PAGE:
Hopefully we are! I think a political revolution is a good thing. I’d hate to see it get to violence though.
We talked about the increased violence downtown. This is a pointed question, but do you think the answer is to buy your own gun?
I believe in the Second Amendment. But I’ve never felt that I needed to carry a gun. I’m not one to take someone else’s life. In self-defense I guess I would; luckily I haven’t been put in that position.
I think it is government’s job to keep the police department staffed. I don’t want what Ferguson did with bringing in the state guard. I do not want to become a militant society.
This didn’t happen overnight. I feel badly for the chief, because he’s having to bring in new people and train them as quickly as possible. From what I’ve heard, he’s basically 20 percent down and still needs to fire another 20 percent to because of corruption.
I agree with hiring more veterans, but we have to be careful because we don’t need a militant mentality when we’re trying to enforce community policing.
What’s the difference between militant and community policing?
Militant policing is subduing the population. Community policing is being part of the population. It’s about understanding the environment and the culture that you’re in.
When you’re fighting insurgents, you’re not trying to talk to them; you’re trying to eliminate them. In a community, you’re trying to get to know the people, understand their needs, their problems, their issues and work with them.
Personally, I don’t think anyone should be arrested for pot possession. I appreciate the states that have overturned that, because our jails are overflowing with people who shouldn’t even be there. It sets them up for failure. It’s such an absurd system, and it’s not sustainable to keep building more and more jails.
I had someone from the African American community, a very conservative gentleman, tell me that a new jail is going to have to be built, and he wants it built in the city so that it creates city jobs. He was talking about the recently purchased fairgrounds and said we should put the jail there.
I asked, “You don’t think that would be a complete flop for the city since they said they bought it to create affordable housing and then they put a jail there?” And he told me that a jail IS affordable housing. That blew my mind.
We’ve gotten to a point that that’s an acceptable idea. We’re heading in the direction where young men of color recognize it as a foregone conclusion that they are going to eventually be in jail at some point.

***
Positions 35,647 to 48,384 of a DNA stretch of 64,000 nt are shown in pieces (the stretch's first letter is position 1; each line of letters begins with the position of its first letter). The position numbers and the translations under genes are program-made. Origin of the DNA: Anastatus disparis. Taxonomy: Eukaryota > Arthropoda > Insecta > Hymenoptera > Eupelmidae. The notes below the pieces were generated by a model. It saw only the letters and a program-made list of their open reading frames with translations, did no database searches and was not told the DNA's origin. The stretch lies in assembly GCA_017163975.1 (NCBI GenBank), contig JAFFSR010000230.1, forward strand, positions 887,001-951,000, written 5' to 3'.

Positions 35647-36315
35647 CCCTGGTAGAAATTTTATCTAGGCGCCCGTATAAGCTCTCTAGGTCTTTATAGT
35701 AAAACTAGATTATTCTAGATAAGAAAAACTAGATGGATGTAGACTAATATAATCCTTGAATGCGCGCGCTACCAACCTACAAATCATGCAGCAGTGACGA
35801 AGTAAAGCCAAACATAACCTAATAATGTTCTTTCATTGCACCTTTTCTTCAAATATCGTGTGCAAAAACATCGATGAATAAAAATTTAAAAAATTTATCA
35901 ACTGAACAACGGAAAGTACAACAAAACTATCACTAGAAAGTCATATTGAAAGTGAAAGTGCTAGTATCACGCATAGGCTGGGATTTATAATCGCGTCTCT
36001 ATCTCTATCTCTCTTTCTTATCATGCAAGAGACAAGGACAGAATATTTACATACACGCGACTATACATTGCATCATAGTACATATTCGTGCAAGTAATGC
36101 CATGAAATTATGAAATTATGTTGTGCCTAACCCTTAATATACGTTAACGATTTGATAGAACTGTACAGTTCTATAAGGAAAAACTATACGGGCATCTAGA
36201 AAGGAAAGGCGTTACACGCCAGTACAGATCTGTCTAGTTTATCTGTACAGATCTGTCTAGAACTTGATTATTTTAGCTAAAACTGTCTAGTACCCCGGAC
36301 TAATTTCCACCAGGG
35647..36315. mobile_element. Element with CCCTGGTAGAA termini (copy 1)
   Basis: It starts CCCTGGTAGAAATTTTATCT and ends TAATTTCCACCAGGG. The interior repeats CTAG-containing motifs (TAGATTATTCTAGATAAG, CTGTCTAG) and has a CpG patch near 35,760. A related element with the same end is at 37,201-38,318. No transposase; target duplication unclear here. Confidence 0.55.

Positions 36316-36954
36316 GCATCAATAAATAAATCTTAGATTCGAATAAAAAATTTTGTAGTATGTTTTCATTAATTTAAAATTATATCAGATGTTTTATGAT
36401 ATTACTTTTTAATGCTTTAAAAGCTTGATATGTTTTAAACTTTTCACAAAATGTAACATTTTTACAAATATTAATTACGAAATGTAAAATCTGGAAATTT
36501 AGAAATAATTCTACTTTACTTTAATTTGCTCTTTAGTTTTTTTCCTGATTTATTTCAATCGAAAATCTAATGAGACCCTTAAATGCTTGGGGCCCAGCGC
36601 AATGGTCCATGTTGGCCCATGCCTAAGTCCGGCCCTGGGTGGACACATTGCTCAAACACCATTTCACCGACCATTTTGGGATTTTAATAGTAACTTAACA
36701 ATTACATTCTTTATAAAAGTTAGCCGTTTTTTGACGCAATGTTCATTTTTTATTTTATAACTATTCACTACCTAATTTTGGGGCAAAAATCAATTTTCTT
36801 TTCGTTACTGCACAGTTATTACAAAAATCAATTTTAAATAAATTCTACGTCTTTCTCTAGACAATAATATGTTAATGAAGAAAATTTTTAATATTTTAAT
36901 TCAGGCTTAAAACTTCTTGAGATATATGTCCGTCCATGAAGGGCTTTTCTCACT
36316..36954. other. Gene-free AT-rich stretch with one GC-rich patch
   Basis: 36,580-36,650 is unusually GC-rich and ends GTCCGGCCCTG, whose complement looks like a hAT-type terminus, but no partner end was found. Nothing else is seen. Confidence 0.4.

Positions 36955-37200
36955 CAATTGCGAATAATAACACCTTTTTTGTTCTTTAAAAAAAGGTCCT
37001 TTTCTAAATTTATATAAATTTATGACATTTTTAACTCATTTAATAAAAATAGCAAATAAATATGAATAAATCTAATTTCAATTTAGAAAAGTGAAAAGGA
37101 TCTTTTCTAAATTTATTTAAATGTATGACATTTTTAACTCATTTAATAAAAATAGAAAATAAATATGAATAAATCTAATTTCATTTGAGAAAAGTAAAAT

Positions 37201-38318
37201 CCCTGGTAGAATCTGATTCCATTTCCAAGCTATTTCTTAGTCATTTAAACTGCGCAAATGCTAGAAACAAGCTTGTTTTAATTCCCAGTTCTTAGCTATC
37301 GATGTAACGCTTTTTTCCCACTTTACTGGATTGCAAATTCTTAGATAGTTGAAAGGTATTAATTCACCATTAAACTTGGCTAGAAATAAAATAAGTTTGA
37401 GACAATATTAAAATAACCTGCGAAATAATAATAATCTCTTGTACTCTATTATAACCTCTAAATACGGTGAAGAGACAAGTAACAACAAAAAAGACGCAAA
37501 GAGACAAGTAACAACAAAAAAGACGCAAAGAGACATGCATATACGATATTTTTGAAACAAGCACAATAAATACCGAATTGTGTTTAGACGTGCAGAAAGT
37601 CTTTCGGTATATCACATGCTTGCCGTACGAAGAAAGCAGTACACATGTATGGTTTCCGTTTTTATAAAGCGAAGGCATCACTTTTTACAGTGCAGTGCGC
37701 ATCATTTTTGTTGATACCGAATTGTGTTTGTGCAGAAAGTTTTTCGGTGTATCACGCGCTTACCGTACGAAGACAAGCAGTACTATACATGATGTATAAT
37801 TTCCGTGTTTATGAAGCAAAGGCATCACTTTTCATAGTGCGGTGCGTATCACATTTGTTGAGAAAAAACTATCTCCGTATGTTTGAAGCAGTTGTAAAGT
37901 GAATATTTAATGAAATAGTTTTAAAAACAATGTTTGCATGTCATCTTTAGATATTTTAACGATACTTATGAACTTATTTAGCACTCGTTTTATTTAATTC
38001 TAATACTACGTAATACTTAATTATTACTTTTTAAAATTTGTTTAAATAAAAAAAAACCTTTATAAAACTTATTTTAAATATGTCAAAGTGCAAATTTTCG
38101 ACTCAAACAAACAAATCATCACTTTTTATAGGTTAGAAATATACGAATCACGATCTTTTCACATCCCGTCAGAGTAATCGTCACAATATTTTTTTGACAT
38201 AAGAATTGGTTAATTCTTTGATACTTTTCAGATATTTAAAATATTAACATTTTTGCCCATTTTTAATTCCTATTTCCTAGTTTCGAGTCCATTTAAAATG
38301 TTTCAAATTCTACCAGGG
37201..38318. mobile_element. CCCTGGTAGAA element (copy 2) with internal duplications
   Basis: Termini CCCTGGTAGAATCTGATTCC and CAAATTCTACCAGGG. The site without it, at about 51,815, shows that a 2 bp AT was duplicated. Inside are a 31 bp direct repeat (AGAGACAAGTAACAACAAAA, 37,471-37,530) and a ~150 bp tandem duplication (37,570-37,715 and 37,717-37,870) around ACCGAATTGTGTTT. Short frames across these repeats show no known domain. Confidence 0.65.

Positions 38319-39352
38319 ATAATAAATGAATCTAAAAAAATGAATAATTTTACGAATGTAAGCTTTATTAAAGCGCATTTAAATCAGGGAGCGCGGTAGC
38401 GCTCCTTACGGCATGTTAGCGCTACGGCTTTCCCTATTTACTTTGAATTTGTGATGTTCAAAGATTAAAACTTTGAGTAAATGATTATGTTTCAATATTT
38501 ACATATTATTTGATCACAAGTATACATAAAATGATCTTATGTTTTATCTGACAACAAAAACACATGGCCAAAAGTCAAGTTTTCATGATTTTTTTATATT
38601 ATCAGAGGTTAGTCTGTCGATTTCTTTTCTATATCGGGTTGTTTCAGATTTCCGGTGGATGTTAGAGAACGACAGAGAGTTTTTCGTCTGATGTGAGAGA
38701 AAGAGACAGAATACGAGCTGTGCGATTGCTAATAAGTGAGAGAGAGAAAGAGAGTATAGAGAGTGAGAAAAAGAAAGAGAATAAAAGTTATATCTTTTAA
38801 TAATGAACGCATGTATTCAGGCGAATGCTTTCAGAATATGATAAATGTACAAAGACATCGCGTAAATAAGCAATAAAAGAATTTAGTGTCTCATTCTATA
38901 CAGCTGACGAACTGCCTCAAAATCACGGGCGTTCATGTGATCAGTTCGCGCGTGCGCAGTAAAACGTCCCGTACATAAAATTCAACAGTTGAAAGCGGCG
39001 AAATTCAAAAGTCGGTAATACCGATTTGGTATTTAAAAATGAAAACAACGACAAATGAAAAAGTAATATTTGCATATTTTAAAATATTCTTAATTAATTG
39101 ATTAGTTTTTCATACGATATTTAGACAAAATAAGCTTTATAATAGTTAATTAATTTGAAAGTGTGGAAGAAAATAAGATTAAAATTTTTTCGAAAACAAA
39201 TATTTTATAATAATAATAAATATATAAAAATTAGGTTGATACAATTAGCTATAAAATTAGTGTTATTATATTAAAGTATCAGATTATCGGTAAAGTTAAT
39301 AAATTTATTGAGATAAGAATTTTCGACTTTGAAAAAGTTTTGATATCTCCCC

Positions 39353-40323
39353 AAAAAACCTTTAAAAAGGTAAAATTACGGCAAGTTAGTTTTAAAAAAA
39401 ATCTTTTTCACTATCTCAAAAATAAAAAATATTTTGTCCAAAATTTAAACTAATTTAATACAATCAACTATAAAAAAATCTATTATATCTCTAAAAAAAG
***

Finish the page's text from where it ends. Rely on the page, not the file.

What do you think should be done with the $3 million fairgrounds?
I think it never should have been purchased by the city. The mayor said that the residents there wanted them to buy it so that it didn’t become a container yard or something.
The city needs to get out of the business of buying property—SCAD does a much better job. The city has a very bad track record in the last four to eight years of saying they’re going to do one thing with a property and doing another—or not doing anything at all.
The Cultural Arts Center is a good example. The initial design wasn’t great, but it was something. Then they altered it so it didn’t have a stage. How do you have a theater with no stage? That is not what we were sold.
If you’re going to dream big for Savannah, what’s the vision?
In terms of thinking big for Savannah, I think we need to look at Hutchison Island. A long term idea would be to continue the Truman Parkway over a bridge to Hutchison Island that would get rid of the container traffic off of Bay Street and out of downtown. They could circle around and complete the perimeter road around Savannah. It’s a lot of money, but it would do great things for downtown and even the ports.
Jacksonville, Atlanta, all these major cities have a ring road. We have a ring road, and it goes right through downtown. It doesn’t make sense.
There also needs to be a master plan for hotels so they don’t impact people who live downtown. And a plan for our historic district—it doesn’t need to be a museum but it doesn’t need to be Disneyland either.
And of course, a long term plan for economic growth—for everyone. I would like to see a Savannah where you can drive through any neighborhood and feel safe.
With six contenders in this race and no incumbent, why should people vote for you?
Because I’m new, I’m fresh, I’m not the establishment.
There’s one candidate who everyone is calling the establishment candidate, and there’s another one who has run for political office multiple times. My concern there is that he’s trying to build up his political chops by taking a lesser seat than what he previously tried for to use it as a stepping stone.
I’m different from these folks, I bring a different perspective. I work downtown and I live on the Eastside. I come from the service industry and I’ve worked my way up from the bottom to management. I’ve had to build consensus with people, difficult customers, different owners.
I have no hidden agenda other than trying to make Savannah better. What I say makes sense.
I’ve got the business chops. I know how to pull people together and get things done.